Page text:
How It Works?
Solar PV panels use the sun to generate electricity. This is DC (direct current) electricity which needs to be converted to AC (alternating current) by an inverter which is usually placed within the loft of the house.
The AC electricity is then connected to the consumer unit of the house. During the night the house will take electricity from the National Grid and during the day the house will use a combination of the generated “solar PV” electricity and from the National Grid. This operation is done automatically. Electricity Bills are reduced due to offsetting the electricity which is use from the Grid.
If the house does not use this Solar PV or “green” electricity then it is fed back to the National Grid automatically. Today some energy companies will purchase this electricity at around the 10p per kWh (kilowatt hour) depending on the tariff rate you are on. However, in April 2010 Government legislation will come into force where energy companies will buy back this electricity at about two to three times amount shown. Solar PV will then not only make environmental sense (CO2 emissions around 1 to 1.5 tonnes /year) but economic sense as well (the return on investment will be reduced).
In Europe, these “feed in tariffs” have been introduced for a number of years especially in Germany where the number of Solar PV systems has increased dramatically in the domestic market with subsequent reduction in cost.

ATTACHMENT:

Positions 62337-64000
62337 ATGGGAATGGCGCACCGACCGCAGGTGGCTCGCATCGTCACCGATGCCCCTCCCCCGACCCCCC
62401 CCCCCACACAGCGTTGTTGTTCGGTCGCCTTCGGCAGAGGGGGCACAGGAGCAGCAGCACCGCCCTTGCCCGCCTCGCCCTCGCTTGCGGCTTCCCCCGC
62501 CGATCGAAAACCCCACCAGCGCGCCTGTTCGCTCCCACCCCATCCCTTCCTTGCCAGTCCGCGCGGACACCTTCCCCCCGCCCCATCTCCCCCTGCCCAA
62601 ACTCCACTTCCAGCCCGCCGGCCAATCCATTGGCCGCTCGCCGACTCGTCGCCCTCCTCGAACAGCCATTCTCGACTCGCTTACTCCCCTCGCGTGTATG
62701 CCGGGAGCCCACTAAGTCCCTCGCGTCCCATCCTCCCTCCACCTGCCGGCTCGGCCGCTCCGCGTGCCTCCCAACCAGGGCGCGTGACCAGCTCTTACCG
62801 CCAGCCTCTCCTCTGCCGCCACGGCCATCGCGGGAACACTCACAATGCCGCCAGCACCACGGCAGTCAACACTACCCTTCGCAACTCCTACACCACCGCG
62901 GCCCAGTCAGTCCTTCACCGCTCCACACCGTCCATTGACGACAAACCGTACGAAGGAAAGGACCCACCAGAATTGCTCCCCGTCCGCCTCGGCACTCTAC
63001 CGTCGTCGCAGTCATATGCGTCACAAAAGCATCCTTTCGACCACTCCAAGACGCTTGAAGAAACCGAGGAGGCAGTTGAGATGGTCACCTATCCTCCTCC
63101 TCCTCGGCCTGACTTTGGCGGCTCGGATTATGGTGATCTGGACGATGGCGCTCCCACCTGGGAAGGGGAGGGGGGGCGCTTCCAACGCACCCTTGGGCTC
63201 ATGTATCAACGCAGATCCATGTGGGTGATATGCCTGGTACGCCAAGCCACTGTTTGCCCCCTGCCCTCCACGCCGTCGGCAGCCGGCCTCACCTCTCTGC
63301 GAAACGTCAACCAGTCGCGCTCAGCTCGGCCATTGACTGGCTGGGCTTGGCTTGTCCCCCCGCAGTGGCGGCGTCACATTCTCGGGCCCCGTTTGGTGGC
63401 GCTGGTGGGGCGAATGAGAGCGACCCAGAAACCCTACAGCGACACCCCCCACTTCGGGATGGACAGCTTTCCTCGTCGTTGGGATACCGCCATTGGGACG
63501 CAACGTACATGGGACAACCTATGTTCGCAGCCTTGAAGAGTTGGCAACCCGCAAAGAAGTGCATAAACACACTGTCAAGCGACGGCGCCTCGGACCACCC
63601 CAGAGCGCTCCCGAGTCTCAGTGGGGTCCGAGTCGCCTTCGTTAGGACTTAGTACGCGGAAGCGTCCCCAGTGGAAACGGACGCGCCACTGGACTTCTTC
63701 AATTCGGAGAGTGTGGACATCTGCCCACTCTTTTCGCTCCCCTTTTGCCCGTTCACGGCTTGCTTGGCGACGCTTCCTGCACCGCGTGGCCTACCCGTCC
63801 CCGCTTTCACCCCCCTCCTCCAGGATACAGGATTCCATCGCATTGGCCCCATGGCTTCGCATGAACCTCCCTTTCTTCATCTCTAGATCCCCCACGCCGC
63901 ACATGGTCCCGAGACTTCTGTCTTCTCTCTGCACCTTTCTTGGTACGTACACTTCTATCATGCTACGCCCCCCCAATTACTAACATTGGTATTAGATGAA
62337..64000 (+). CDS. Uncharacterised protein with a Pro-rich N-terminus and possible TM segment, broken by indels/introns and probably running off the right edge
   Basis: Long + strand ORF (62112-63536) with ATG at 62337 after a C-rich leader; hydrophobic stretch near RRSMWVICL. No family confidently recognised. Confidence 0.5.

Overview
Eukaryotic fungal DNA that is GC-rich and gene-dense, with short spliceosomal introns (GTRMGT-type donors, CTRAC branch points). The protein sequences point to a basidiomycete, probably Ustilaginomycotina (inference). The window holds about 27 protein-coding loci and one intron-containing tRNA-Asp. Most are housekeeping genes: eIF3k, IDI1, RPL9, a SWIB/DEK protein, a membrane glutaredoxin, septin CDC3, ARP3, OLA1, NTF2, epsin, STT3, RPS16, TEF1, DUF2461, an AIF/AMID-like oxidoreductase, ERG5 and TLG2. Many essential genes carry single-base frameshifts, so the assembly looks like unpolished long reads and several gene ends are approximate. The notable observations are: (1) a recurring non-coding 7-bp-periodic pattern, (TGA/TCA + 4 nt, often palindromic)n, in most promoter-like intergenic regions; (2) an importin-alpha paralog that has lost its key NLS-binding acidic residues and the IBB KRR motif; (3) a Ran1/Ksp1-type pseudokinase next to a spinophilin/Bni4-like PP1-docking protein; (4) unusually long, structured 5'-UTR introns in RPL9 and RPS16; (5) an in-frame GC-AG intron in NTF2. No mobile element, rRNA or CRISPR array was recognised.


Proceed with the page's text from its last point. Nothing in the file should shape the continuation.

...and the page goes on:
What Is The Typical Energy Usage?
The average electricity consumption of a UK household is around 4,700 kWh (kilowatts hours) per year. To understand what a kWh is, a good way is to look at kilowatts hours in a different way, like everyday human activities. A kWh of electricity means:
- 1200 electric shaves
- Drying your hair 15 times
- Listening to 15 CD’s
- Using a small refrigerator for 24 hours
- Microwaving 20 meals
- 4 evenings of light with 60W incandescent lamps
In the UK for every kWp of solar PV installed, it generates on average 850 kWh or units of electricity per annum.
There are five main factors that will impact how much energy a solar PV system will generate:
- The total size of the PV array.
- The latitude of the location.
- Which direction the PV panels face; ideal position is a southerly direction.
- What slope the panels are mounted on.
- Anything which shades the panels.
Do I Need Planning Permission?
Planning permission is not usually required as its falls under “permitted development”. However if you live in a conservation area or in a listed building it be worth checking with your local authority.
What Is The Installation Process?
The installation of a solar PV system is straight forward with the right supplier/installer who understands the project management process of a solar PV installation.
PTS supply Solar Photovoltaic Systems by Grant Efficient Heating Solutions.
Click “calc by system price” to see how much you save ∨
Solar PV calculator provided courtesy of Solar Guide.